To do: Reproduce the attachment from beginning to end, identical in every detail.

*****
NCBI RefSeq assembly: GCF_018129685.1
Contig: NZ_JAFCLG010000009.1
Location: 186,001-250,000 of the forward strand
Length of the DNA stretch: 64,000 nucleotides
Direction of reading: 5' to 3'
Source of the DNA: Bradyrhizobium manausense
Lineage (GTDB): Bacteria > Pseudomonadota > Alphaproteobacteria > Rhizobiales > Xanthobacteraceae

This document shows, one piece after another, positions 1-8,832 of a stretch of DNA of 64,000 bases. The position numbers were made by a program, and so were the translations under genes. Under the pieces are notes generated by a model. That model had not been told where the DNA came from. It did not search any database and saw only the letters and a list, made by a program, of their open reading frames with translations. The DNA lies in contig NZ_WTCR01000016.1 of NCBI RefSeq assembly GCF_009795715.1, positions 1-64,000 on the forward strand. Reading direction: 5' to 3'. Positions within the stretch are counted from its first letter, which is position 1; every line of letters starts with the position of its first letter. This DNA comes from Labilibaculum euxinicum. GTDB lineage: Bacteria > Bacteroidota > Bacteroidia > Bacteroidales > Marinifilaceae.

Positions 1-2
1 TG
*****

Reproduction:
NCBI RefSeq assembly: GCF_018129685.1
Contig: NZ_JAFCLG010000009.1
Location: 186,001-250,000 of the forward strand
Length of the DNA stretch: 64,000 nucleotides
Direction of reading: 5' to 3'
Source of the DNA: Bradyrhizobium manausense
Lineage (GTDB): Bacteria > Pseudomonadota > Alphaproteobacteria > Rhizobiales > Xanthobacteraceae

This document shows, one piece after another, positions 1-8,832 of a stretch of DNA of 64,000 bases. The position numbers were made by a program, and so were the translations under genes. Under the pieces are notes generated by a model. That model had not been told where the DNA came from. It did not search any database and saw only the letters and a list, made by a program, of their open reading frames with translations. The DNA lies in contig NZ_WTCR01000016.1 of NCBI RefSeq assembly GCF_009795715.1, positions 1-64,000 on the forward strand. Reading direction: 5' to 3'. Positions within the stretch are counted from its first letter, which is position 1; every line of letters starts with the position of its first letter. This DNA comes from Labilibaculum euxinicum. GTDB lineage: Bacteria > Bacteroidota > Bacteroidia > Bacteroidales > Marinifilaceae.

Positions 1-2
1 TG